> Basically, after the connection is established, communications in
> passive mode switches to all high ports.


Yes. So? The original connection is made on port 21.
I am not sure why you would want iptables to control those "high ports"?
If you disallow port 21, ftp cannot get started.
And there is abosolutely no way, unless it reads the inside of the
packets, and even there there is not much info, for iptables to know
this is ftp rather than something else.

> This is a pain in the ass to track, so nf_conntrack_ftp was
> created


What is it you want to track? And why?
T (08-27-18, 02:11 AM)
On 08/26/2018 05:02 PM, William Unruh wrote:
> On 2018-08-26, T <T> wrote:
> Yes. So? The original connection is made on port 21.
> I am not sure why you would want iptables to control those "high ports"?
> If you disallow port 21, ftp cannot get started.
> And there is abosolutely no way, unless it reads the inside of the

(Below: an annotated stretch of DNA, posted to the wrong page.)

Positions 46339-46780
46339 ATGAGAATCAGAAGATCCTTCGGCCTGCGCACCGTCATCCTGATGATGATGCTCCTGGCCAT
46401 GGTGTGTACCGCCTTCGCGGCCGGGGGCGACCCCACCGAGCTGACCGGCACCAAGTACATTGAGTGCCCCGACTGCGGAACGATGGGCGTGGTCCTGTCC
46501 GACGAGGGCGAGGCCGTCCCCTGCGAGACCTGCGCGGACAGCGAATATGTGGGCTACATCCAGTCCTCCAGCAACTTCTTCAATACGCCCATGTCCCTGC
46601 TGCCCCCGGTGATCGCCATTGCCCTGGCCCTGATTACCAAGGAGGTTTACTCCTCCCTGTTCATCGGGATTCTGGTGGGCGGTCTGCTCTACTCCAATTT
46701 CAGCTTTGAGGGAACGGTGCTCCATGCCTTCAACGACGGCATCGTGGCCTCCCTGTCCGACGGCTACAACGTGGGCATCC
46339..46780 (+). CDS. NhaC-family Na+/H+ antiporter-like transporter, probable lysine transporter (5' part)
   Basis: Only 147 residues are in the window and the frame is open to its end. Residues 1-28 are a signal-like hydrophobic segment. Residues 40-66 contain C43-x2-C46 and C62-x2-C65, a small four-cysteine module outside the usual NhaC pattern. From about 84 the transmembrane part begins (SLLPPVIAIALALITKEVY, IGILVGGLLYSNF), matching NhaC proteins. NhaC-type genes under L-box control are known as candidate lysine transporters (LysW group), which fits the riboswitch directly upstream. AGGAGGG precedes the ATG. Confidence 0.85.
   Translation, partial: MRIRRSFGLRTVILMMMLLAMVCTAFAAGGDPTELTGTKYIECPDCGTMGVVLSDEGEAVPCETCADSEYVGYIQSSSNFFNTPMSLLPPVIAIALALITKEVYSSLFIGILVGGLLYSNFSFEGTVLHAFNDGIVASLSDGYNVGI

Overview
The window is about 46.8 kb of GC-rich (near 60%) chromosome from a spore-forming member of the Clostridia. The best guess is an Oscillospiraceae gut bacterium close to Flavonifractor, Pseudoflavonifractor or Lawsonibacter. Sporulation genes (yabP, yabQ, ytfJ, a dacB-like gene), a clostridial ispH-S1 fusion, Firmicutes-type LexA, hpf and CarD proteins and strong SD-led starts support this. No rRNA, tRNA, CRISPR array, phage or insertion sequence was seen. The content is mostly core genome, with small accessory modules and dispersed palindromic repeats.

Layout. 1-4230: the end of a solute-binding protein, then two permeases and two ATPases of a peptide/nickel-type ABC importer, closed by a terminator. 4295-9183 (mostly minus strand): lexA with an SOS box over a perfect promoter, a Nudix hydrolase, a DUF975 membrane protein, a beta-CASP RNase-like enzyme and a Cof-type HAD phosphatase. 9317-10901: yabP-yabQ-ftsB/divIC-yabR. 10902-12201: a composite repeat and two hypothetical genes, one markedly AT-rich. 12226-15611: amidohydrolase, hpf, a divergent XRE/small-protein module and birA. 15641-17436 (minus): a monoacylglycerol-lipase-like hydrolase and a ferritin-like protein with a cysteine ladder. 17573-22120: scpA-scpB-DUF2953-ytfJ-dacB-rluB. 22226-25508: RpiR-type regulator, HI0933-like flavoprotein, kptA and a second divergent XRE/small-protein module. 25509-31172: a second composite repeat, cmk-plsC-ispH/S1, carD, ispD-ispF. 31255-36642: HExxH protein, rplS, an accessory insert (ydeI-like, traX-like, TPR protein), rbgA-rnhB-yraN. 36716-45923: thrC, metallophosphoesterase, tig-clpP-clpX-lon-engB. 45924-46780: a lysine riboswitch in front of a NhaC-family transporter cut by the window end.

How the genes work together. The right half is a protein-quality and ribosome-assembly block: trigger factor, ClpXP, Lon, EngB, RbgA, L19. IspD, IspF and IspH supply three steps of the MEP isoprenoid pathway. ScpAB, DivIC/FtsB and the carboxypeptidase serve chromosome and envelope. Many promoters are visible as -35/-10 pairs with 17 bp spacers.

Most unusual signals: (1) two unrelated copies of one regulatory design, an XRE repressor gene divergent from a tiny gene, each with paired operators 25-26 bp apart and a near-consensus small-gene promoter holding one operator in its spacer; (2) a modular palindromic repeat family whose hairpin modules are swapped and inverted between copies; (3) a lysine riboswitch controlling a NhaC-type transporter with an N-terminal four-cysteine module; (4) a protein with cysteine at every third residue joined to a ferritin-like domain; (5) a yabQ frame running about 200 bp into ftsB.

> packets, and even there there is not much info, for iptables to know
> this is ftp rather than something else.


21 is allowed.

I have to track these high ports as in passive mode
the server will send you a SYN on a high port and after
that you only communicate on high ports.

>> This is a pain in the ass to track, so nf_conntrack_ftp was
>> created

> What is it you want to track? And why?


Take a look here. This is a passive mode ftp connection
that got bounced before I got my rules straight

kernel: dsl-out Everything Else IN= OUT=eno2 SRC=192.168.xxx.yyy
DST=208.106.xxx.yyy LEN=60 TOS=0x00 PREC=0x00 TTL=64 ID=25991DF
PROTO=TCP SPT=59698 DPT=21023 WINDOW=29200 RES=0x00 SYN URGP=0

Source port SPT=59698